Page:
SOURCE: RIDE Adventures
In the previous blog post about dual sport riding technique, we talked about the Pros or reasons to opt for standing position in off road riding. The point of this 2nd part of the article is to remind riders that, just because the terrain you’re on isn’t paved, that doesn’t mean you need to be standing up on your motorcycle. (Some riders draw an automatic connection between the two, thinking that: Dirt = Standing.) While there are plenty of good reasons to ride standing sometimes, of course there are “Cons” to standing as well that we’re about to address for you:
Why NOT to Stand
- You Can Lose Balance thru Neutrality – Previously we mentioned Balance and Neutrality as being one of the “Pros” for the standing position, right? There’s a flipside to this though when you have a slip or make a mistake and your body position gets out-of-sync with what the motorcycle is doing. For example, what happens if you hit an unseen rock that’s down in a deep puddle while in the standing position? The bike might slow down dramatically, but your unattached weight will tend to go forward, over the handlebars (if extreme enough.) Had you been sitting, the effect of slowing rapidly down might not have been so severe. By getting knocked off to the left or right and for a variety of reasons, standing while dual sport riding can also lead to losing control of the bike.
- Handlebar Leverage – Try standing on your bike and then sitting, working the handlebars back and forth in each position. Notice the difference? While good riding technique typically won’t require much strength or force on the handlebars, a stable control of them is preferred, and control is definitely better when seated. Obviously, having the best control possible could make be the difference when accidentally hitting obstacles or needing to make a move!
- Hand & Foot Controls – Much the same as with the handlebars, your control over the clutch, gearshift, front and rear brakes will probably not be as easy or precise when standing. Shifting can be done standing up, but it involves a bit more effort for most of us than when sitting. The rear brake especially is more difficult to apply proper pressure to, which is of particular interest because much of your dirt and sand dual sport riding should be done with a rear brake only. You don’t even need to be riding to test this out, so go ahead and try.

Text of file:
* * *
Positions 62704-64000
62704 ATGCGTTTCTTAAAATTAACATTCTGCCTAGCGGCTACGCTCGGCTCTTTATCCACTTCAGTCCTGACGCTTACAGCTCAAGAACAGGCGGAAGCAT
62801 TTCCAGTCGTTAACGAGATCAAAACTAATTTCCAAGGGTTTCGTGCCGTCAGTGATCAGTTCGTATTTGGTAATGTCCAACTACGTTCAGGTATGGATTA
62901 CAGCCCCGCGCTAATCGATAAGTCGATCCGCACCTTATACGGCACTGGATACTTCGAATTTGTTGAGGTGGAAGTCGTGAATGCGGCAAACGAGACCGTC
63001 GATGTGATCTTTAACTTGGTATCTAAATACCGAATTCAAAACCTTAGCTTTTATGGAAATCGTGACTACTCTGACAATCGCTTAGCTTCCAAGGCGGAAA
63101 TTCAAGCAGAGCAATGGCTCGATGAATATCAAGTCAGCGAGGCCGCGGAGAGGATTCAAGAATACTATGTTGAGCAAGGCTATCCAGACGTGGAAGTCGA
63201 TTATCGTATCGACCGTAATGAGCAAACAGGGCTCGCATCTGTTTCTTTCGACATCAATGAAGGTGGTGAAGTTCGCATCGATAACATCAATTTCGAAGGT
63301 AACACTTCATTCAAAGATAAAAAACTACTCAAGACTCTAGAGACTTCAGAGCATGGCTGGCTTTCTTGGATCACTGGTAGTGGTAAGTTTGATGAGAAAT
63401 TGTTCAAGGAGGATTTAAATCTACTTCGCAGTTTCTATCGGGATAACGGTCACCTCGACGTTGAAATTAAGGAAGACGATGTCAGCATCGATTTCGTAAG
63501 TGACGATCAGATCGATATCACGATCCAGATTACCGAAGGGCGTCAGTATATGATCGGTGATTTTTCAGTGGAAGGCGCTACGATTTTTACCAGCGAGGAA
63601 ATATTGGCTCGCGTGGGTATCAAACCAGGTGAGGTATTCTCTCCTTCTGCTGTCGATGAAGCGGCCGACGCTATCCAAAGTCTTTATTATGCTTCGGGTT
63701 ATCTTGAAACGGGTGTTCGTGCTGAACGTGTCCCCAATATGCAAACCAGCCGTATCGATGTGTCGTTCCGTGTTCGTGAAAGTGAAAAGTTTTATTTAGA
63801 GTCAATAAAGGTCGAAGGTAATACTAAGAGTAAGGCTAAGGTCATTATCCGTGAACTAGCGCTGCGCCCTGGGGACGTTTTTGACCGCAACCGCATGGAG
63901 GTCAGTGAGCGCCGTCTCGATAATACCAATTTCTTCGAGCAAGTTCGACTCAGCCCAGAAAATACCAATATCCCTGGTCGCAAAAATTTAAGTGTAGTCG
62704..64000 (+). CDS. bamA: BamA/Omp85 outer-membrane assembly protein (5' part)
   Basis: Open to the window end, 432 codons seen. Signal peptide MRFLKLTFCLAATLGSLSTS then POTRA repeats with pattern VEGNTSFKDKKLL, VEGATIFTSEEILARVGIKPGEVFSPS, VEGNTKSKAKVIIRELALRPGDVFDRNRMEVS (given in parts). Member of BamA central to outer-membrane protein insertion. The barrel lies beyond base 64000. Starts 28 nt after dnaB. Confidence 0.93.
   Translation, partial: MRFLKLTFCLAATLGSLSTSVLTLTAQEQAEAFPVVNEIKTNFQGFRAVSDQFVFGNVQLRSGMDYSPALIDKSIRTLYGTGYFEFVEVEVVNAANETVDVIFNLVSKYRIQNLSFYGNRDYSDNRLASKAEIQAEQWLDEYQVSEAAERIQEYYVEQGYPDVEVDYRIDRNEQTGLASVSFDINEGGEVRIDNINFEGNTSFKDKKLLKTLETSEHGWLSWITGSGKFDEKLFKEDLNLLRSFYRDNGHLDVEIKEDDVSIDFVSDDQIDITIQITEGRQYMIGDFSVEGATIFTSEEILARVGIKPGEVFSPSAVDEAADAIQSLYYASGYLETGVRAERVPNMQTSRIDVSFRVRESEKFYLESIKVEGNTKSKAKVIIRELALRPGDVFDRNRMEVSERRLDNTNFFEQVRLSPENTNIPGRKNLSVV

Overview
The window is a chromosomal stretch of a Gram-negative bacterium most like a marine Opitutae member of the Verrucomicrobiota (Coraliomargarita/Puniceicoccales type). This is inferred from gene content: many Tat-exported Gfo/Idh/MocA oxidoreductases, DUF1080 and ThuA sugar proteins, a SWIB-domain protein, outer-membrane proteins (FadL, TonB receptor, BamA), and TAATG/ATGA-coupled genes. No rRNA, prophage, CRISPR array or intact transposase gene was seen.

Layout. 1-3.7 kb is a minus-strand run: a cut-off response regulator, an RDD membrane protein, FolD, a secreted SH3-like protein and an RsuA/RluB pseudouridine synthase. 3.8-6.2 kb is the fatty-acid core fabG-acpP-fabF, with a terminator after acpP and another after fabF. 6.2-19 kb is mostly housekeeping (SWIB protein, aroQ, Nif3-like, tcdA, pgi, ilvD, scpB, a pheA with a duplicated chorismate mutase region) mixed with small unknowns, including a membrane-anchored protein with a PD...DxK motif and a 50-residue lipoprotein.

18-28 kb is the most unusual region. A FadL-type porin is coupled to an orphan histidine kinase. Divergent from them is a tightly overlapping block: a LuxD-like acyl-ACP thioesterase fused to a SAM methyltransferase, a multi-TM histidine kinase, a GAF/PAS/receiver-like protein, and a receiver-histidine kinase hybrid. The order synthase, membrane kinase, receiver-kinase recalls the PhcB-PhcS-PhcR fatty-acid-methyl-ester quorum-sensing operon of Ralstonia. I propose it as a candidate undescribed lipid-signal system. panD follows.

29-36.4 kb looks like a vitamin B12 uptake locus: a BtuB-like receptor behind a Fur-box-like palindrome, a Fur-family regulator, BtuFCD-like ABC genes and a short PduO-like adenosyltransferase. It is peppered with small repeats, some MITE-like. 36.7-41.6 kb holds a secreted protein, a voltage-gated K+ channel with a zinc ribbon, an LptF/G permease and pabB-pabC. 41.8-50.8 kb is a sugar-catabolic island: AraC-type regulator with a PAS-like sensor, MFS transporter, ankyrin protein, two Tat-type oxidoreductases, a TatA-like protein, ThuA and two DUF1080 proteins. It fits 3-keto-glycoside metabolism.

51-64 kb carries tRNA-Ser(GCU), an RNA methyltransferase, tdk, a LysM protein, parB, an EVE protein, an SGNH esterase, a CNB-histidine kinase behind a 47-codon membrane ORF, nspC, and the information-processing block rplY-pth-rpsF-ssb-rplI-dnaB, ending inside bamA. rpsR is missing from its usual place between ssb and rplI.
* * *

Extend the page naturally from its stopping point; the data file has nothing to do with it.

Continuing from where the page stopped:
- Delayed Stopping – IF by chance an animal, car, or something else were to suddenly appear in front of you while riding standing up, guess what? You pretty much need to sit down before you can really slam on the brakes. Try braking hard enough while standing, and you’ll flip right over the handlebars. So of course you need to sit down first, which might only take a fraction of a second…but that fraction of a second might make the difference of stopping safely vs. crashing. Enough said.
- Jumping Off – We talked about this in the list of “Pros,” too. If an animal, car or some other obstruction suddenly enters your path of motorcycle travel, jumping clear off the bike might be the safest thing to do. Quite the opposite of the “stopping” issue in the point above, jumping off the bike requires that you squat down to a near sitting position first. (Think about it: You can’t jump without first bending your legs, right?) So again, if you’re already in a standing position, jumping off might require an extra fraction of a second.
- Tapping Your Feet – In dual sport riding through sand, mud, and dirt, everyone has the occasional “slip” and need to help the weight of the bike get back up to where it should be. While this correction can often be made with just the handlebars and pressure on the foot pegs, sometimes tapping a foot on the ground can make all the difference (of course that can only be done under certain speeds.) Again, picture yourself standing on the bike and needing to tap your foot down in a split second to correct a slip out. Can’t reach the ground, right? Alas, the seated position has its place in dual sport riding.
You can read the “Pros” for the standing position on this link, and we sincerely hope that the combination of these two blog posts helps you decide between the sitting and standing position for your riding technique. In dual sport riding, we constantly need to evaluate riding situations and determine what are the best speeds, lines, and riding positions to be in, so please don’t think there’s one simple answer to all of the above. Maybe take a moment to memorize the Pros and Cons outlines in these 2 blog posts, and instead of just automatically standing when you get to a dirt, sand, or mud section, remain seated and see how it turns out.
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